AWML Quick Note: 3Q2021 in Review

Welcome to our third AWML Quick Note. Following a volatile and mostly risk-off quarter in the markets, this letter has a lot of ground to cover. We aim to shed some light on the events that shaped cross-asset returns in the July-September period and explain how they affected clients' portfolios. Let’s dive in.

Equities

3Q2021 witnessed a China-led decline in Asian and Emerging Markets Equities, while the US Dollar reigned supreme, and Japan Co outperformed.

Following a very positive first half of the year, global equity markets hit the brakes while geographical diversification proved once again to be a reliable ally for investors. The spectacular implosion of the Chinese Real Estate Conglomerate, Evergrande, which at its peak boasted a market cap of $54billion (currently less than $5billion), raised concerns of a Chinese-equivalent “Lehman moment” and subsequent contagion to the Chinese banking system, with assets in excess of $50trillion, and global markets.

China’s communist party stepped in via its State-Owned Banks and mandated an organised break-up & rescue. Evergrande has total debts outstanding of $300billion, but only $20billion is held by international investors. On the face of it, the situation looks to have been managed but a watching brief is required to ascertain exactly what shape that management takes. Furthermore, inflation fears, supply-chain disruptions, and a stronger US Dollar pressured equity markets. The MSCI Asia ex Japan Index was down ~10% in the quarter while British, European, and American shares ended mostly flat, and Japanese shares shined, ending the quarter up by ~3%.

As it has historically happened during risk-off periods, investors sought the safety of the USD Dollar during the sell-off, and the US Dollar appreciated against the EUR, GBP, and JPY. The US Dollar was one of the few safe havens where investors could hide, as equities, bonds, and real assets (gold, listed real estate and others) declined in tandem.


Fixed Income

Inflation fears were a constant theme throughout 3Q2021, and inflation-hedged assets helped balanced portfolios stay afloat while nominal Sovereign Fixed Income trod water

In previous quarterly reviews, we observed that in the first two quarters of 2021, investors had used nominal (unadjusted for inflation) Sovereign Fixed Income as their personal punching bag, with the asset class displaying some of the worst returns year-to-date, with British and European inflation-protected bonds gaining ~3% while non-inflation-protected declined. Why has this happened?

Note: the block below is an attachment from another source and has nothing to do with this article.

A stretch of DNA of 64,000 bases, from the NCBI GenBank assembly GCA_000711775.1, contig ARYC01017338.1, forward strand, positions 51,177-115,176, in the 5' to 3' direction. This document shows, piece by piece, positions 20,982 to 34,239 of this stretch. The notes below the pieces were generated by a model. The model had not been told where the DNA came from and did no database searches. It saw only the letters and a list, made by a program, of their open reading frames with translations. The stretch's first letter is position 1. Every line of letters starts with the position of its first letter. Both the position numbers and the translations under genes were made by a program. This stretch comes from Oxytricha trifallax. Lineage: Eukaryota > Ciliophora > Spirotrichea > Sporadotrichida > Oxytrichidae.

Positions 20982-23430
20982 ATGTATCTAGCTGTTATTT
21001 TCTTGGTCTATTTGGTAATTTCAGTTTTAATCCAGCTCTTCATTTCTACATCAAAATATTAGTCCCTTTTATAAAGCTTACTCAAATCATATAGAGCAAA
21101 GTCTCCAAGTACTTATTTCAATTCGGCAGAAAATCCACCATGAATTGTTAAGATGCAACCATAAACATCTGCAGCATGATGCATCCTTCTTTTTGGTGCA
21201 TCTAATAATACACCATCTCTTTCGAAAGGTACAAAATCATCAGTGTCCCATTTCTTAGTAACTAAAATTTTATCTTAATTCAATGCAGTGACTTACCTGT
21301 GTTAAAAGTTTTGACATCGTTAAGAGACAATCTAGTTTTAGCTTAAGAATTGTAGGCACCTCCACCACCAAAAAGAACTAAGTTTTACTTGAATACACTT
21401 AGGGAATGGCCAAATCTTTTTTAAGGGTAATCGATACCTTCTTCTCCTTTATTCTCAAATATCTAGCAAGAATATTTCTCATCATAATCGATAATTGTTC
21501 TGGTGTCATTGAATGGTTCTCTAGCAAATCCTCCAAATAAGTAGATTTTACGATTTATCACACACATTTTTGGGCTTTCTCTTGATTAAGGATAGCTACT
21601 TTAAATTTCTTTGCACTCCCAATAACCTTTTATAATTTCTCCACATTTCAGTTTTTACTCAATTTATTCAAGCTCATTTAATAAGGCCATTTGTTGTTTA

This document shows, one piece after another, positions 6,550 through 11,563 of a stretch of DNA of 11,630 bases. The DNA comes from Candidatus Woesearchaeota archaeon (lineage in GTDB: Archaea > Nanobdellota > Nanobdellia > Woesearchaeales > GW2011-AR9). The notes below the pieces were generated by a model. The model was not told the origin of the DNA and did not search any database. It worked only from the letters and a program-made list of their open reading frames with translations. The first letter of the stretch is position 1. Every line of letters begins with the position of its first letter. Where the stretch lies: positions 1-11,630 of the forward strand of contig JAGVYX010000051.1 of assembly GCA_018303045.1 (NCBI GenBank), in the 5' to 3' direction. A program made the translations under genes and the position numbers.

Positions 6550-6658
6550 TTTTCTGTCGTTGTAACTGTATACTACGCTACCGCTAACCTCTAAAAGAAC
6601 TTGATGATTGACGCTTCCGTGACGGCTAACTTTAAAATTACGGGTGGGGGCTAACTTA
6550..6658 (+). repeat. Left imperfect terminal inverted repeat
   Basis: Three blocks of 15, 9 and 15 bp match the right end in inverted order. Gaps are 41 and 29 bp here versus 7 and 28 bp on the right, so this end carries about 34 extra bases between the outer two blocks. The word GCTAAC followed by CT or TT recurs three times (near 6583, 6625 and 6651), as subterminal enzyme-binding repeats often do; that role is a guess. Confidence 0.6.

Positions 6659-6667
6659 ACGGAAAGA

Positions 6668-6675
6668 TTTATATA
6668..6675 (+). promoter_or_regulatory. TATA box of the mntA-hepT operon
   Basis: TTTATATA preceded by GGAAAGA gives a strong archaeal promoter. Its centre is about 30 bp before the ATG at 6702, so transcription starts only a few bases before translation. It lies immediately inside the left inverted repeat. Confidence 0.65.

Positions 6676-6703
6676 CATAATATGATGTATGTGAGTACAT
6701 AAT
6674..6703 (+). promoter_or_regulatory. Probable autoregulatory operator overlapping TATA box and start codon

As the late economist, Milton Friedman brilliantly stated: “Inflation is always and everywhere a monetary phenomenon in the sense that it is and can be produced only by a more rapid increase in the quantity of money than in output”. Translated into English: if you print a lot of money very quickly, that money will be worth less. This is precisely what Central Banks did to combat the COVID-19-induced recession, and just like with a good night out, it was all fun while it lasted, but we now must deal with the hangover. We are seeing that hangover manifest itself in the form of higher prices in commodities, wages, food, shipping, fuel, financial assets, you name it.

Yes, some of these prices increases can be attributed to actual supply chain disruptions (semiconductors and shipping are prominent examples). Still, it is no surprise that countries that printed the most money are now witnessing higher inflation rates: in the past few months, inflation readings have been above 5% in the US and around 3% in the UK and Europe. Interestingly, the market’s inflation expectations have not moved much, currently hovering around similar levels to 2Q2021. Is the market telling us that we have seen the peak of inflation?


Forward Returns and Economic Growth

Following years of exceptional stock and bond price appreciation, returns tend to revert close to their long-term average. When? Nobody knows, but it pays to be diversified.

History has repeatedly shown that investors are prone to being the most optimistic about future market conditions close to market highs and the most pessimistic close to market bottoms. This behaviour is rooted in many causes, and most of them are well explained by behavioural economics. If owning a stock is the equivalent to having a claim on future cash flows worth £1,000, one's investment success/failure will rest on if his ability to pay £900, £950 or £1,100 for that stock.

As investing involves risks and is, by definition, uncertain, we recommend more than ever that clients investment portfolios are risk managed by professionals and that the portfolio is diversified across multiple asset classes, within multiple investment markets and preferred economic sectors.
Get in touch with one of our Wealth Managers to learn how to do just that.

 

Joao Feliciano Martins, ACSI

Wealth Manager

 

 

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